None of the current water quality problems in the Great Lakes involve process pollutants generated by the oil/gas industry extraction sector.   These Great Lakes pollution and sediment contamination problems did not originate in the oil/gas extraction sector, and none of the substances in common use by the oil/gas extraction sector are among these Great Lakes pollutants.

        Insisting or claiming that the oil/gas extraction sector in general and hydraulic fracturing in particular are responsible for causing or contributing to these Great Lakes water quality problems is junk area-wide water quality planning.....in the same manner as Gasland claims that hydraulic fracturing is going to contaminate the New York City drinking water supply is a junk science claim.

        •  Argument by proclamation (0+ / 0-)

          Lake Superior

          "Insisting or claiming that the oil/gas extraction sector in general and hydraulic fracturing in particular are responsible for causing or contributing to these Great Lakes water quality problems is junk area-wide water quality planning.....in the same manner as Gasland claims that hydraulic fracturing is going to contaminate the New York City drinking water supply is a junk science claim."

          You apparently didn't read my article very closely. I don't talk anywhere about the Great Lakes. My focus is fracking in California and the West - and I have spent considerable space in my article debunking oil industry claims.

          But again, I am struck by the fact you provide no links to studies and reports to justify your contentions on what is apparently your area of expertise. For example, you proclaim:

          "There is no evidence of physical transport of hydraulic fracturing fluid or process wastewater from oil/gas industry activity to the Great Lakes and its tributary waters."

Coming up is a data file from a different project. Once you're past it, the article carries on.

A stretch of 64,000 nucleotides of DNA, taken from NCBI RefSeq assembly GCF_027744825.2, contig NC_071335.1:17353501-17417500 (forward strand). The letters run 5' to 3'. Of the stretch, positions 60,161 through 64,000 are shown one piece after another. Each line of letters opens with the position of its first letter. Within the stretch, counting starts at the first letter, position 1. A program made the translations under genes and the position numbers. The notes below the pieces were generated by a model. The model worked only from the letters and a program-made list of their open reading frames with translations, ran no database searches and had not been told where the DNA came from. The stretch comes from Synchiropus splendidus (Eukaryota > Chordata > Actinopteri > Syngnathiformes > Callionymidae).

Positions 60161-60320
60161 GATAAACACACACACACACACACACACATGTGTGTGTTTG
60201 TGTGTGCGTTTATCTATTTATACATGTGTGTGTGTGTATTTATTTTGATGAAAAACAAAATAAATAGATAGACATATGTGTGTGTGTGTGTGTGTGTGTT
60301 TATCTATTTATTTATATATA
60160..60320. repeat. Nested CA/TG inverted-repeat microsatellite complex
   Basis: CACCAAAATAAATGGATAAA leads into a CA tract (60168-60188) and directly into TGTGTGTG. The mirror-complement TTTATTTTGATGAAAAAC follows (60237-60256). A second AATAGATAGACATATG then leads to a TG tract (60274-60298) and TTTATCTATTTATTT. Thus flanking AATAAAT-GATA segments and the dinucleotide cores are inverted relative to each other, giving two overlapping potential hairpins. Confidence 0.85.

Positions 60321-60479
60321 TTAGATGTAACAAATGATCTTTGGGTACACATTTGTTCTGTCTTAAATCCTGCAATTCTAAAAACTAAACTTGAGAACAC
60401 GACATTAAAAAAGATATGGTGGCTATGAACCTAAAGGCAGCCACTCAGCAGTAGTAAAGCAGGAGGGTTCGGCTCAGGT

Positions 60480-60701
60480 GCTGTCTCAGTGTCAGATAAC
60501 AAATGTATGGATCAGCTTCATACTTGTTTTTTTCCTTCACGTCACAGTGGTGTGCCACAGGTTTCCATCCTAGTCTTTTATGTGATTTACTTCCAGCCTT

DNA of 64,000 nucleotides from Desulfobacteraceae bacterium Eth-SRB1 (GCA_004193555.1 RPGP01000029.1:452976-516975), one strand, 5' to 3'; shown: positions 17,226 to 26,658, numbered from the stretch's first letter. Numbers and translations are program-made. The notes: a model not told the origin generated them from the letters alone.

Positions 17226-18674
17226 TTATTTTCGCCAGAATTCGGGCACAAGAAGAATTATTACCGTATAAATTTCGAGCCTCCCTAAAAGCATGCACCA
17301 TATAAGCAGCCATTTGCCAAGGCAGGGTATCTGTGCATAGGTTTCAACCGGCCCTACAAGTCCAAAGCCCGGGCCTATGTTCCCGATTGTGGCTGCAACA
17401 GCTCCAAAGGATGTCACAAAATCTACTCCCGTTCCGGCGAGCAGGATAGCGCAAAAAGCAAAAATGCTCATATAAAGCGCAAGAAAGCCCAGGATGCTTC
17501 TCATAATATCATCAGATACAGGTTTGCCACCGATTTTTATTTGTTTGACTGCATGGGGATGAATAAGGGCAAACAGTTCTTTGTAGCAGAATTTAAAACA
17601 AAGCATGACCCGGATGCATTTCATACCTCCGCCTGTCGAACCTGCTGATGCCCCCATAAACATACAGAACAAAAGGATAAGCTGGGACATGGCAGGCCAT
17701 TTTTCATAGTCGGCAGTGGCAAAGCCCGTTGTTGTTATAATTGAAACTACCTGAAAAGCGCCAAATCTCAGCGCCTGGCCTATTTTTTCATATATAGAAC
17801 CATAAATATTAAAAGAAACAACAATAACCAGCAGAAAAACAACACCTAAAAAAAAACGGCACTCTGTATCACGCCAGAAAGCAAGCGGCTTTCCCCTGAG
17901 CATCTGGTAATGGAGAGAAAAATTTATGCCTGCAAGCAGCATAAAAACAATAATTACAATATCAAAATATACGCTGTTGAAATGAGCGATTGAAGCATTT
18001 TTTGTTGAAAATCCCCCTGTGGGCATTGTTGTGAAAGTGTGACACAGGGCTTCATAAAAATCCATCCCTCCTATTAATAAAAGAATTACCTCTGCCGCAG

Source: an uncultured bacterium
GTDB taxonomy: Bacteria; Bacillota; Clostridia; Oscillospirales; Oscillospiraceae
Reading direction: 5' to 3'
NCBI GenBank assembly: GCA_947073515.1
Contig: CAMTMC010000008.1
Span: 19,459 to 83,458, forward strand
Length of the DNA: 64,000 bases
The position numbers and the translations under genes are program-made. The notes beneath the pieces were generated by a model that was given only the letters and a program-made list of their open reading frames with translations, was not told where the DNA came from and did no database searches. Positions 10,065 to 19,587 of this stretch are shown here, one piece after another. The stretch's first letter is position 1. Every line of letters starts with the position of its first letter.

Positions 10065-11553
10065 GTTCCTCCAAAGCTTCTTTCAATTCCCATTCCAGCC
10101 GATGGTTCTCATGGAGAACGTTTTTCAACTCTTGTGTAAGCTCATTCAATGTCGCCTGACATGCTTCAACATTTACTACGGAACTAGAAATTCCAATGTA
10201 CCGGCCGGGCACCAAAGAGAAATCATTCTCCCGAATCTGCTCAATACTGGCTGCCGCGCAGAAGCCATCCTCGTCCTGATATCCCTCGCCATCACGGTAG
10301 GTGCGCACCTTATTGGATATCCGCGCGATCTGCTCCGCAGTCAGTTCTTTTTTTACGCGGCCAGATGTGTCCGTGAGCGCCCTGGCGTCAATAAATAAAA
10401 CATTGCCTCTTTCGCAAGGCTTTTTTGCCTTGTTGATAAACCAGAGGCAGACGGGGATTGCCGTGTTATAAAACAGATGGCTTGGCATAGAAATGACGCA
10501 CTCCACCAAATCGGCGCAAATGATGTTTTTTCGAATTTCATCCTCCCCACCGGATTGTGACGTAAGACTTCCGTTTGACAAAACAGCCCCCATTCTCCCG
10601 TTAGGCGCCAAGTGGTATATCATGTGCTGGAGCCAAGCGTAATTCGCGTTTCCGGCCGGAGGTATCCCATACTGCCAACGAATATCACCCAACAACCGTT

Yet you provide not one shred of evidence, not one report or study, to back up this statement. This is classic case of argument by proclamation.

          And yet again, when you say that "Gasland claims that hydraulic fracturing is going to contaminate the New York City drinking water supply is a junk science claim," you provide no data, science or studies to back your unfounded proclamation. I'm not agreeing or disagreeing with Josh Fox regarding this issue; I am just challenging you to provide a counter argument based on science and data.

          Sorry, but I'm not impressed at all.  

          •  Link to scientists' letter (0+ / 0-)

            I have also added a link in my piece to a letter from 20 prominent scientists from throughout the country documenting the threat to ecosystems and water supplies that fracking presents in California.

            •  In your letter signed by scientists I note that (0+ / 0-)

              none of them appear to be hydrologists, geologists or geophysicists.  

              You do have one engineer....the one that gets grants from the Park Foundation to work with Josh Fox on Gasland activities.

              Nothing in the letter can be considered to be a scientific consensus opinion of hydrologists on whether hydraulic fracturing operations cause groundwater contamination.

          •  Here are the Great Lakes Areas of Concern (0+ / 0-)

            http://www.epa.gov/...

            Areas of concern involve toxic pollutants or toxic sediments.

            None of these AOCs involve either oil/gas extraction industry sources or discharges to surface waters by oil/gas extraction industry sources.